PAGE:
Good morning and Happy Monday! How was your weekend? Mine was spent relaxing and recuperating. The most productive thing I did for two days (other than producing Saturday’s blog post) was to get my hair cut (which was sorely needed).
The good news is that I feel good! Yay for antibiotics! Better living through pharmacology – that’s my motto. “Pharmacology”. Now, there’s a good word. It rolls off the tongue and when used in a sentence makes the speaker or writer seem intelligent. I’m all for that.
I love words. I am a self-professed word-nerd. My linguistic obsession predates my desire to write them down in collected patterns sometimes referred to as a novel, since I’ve been reading a lot longer than I’ve been writing.
I like learning new words and I have no objection to looking one up if I run across a word I don’t know. I subscribe to Dictionary.com’s word-of-the-day and I have a calendar on my desk here in my office. I also like to insert these new words into conversation, though I have been accused of lexiphanicism*.
What I find really fascinating is how some words fall in and out of favor. I’m not talking about the pop-culture words or phrases that both the Oxford English and Merriam-Webster dictionaries add every year. I mean the now archaic words that sites like Grandiloquent Word of the Day unearth for our amusement.
For instance, one recent entry was “flapdoodle”, which means “words or ideas that are foolish and untrue”. Now, why on earth would we ever stop using that one? It’s fun to say and lord knows there has never been a shortage of such a thing in the history of mankind. I say we bring it back. Your mission is to insert flapdoodle into every conversation in which it’s relevant, from now on. It worked for kerfuffle!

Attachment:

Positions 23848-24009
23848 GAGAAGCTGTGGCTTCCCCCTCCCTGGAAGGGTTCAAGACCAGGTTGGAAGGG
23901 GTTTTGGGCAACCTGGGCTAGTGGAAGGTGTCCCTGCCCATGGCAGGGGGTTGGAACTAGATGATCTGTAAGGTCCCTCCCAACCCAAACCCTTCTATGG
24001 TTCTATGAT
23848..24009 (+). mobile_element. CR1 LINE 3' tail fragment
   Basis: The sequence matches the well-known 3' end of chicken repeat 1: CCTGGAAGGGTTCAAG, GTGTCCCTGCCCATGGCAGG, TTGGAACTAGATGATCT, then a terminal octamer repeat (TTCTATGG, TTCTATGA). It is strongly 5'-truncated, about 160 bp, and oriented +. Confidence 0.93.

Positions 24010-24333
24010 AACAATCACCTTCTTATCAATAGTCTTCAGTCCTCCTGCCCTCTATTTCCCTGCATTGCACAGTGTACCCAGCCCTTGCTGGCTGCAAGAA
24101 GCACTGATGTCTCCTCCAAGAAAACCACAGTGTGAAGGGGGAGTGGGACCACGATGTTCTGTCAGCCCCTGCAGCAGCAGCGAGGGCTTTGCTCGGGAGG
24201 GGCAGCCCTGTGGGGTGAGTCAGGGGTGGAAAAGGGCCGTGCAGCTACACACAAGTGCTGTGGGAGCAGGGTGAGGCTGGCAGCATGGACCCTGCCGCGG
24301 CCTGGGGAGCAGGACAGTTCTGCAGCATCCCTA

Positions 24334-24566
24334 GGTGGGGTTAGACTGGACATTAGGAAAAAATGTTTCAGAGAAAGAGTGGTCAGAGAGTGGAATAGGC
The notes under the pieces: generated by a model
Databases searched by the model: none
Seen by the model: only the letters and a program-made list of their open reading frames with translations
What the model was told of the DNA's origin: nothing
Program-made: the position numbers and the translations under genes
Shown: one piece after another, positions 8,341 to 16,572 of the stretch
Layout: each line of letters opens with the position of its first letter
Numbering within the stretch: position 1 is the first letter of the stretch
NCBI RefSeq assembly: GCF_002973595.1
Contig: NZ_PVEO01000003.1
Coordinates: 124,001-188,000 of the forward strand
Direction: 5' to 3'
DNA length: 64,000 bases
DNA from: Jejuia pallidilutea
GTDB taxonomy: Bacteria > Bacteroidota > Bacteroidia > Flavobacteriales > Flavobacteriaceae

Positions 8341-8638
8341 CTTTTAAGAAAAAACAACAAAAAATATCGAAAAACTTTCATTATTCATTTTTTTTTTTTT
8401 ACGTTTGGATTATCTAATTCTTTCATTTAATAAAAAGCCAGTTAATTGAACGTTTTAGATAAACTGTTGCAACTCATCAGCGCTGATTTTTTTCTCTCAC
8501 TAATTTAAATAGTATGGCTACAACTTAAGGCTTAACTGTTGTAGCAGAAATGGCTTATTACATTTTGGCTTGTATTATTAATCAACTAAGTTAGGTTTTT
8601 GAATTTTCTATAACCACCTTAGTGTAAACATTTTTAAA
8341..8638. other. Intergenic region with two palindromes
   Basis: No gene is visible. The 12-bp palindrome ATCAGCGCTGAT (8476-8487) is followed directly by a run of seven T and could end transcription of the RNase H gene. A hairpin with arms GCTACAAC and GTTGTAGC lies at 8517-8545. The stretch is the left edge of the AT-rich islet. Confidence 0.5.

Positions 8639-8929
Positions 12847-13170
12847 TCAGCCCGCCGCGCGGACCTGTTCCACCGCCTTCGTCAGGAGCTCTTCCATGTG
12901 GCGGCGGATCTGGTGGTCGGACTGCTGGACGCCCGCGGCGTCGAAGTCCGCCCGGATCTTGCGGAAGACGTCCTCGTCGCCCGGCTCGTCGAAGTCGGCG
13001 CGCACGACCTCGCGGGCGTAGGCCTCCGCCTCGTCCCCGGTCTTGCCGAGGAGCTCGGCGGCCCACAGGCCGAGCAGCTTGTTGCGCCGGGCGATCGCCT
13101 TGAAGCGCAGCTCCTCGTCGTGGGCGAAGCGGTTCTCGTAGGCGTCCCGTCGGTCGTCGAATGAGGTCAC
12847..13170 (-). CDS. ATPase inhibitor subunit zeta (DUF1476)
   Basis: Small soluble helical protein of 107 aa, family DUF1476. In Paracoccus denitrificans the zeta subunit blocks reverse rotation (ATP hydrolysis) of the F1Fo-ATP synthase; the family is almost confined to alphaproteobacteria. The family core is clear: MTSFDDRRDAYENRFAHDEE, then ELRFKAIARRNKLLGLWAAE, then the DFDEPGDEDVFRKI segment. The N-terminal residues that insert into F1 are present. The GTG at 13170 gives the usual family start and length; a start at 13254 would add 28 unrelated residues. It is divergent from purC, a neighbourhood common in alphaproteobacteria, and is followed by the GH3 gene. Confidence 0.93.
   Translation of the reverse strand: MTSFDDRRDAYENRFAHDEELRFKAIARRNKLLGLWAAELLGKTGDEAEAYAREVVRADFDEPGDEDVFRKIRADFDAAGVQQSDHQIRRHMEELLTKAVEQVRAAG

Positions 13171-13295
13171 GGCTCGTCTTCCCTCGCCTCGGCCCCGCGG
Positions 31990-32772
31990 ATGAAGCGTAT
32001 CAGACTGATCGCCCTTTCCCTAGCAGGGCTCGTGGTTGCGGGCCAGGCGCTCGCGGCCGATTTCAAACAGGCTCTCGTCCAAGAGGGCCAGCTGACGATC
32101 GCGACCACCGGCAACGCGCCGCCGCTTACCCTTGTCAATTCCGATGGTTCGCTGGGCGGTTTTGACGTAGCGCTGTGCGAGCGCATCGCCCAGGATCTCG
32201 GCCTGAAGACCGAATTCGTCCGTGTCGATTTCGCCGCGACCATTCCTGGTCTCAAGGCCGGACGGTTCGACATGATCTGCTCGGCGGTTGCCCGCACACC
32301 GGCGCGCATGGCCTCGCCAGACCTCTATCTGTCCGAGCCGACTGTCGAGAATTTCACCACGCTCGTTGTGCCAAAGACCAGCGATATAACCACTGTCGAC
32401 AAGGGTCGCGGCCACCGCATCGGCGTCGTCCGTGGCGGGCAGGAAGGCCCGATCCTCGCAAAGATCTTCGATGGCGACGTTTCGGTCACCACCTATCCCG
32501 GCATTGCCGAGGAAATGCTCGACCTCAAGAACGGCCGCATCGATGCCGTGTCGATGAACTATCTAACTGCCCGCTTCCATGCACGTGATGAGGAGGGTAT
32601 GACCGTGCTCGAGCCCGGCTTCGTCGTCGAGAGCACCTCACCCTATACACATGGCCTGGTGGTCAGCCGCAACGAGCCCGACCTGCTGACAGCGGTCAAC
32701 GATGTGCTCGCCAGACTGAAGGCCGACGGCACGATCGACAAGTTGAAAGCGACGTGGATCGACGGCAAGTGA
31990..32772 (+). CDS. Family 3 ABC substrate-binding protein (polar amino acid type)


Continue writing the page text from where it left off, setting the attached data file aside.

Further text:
Kerfuffle, a noun meaning disorder, commotion or agitation, is a word, popular in the 1940s and 50s, that had fallen by the wayside, except by Brits. In recent years it’s made a comeback. We here at SS&S use it all the time, but I also see it in print and even heard it used on the national news not too long ago.
Another of our favorites is swivet (a state of nervous excitement, haste, or anxiety; flutter). If I didn’t know what it meant, I might think it was a small malodorous animal related to the skunk. (Don’t ask me why, that’s just what I picture.) Thesaurus.com doesn’t even recognize this word! It can be parsed out and one can find synonyms for all of its pieces, but why would you want to use any of them when there’s one great word that encapsulates them all?
My point is, there are millions of words in the English language alone (although they all have roots in other languages), so why not mix it up a little? Why should we keep using the same ones over and over again? Have some fun. There are a lot of choices on the Cheesecake Factory menu, but if you ate there every night, you would eventually get tired of it, right?
Four years ago, Buzzfeed compiled this list of obsolete words that they believe we should endeavor to bring back. This is a good place to start:
Meaning: To silently watch someone while they are eating, hoping to be invited to join them.
As in: It’s hard to enjoy your meal when the guy opposite is groaking you the whole time.
Meaning: To act in a secretive manner.
As in: I’m sick of all these sneaky types, creeping around and hugger-muggering the whole time.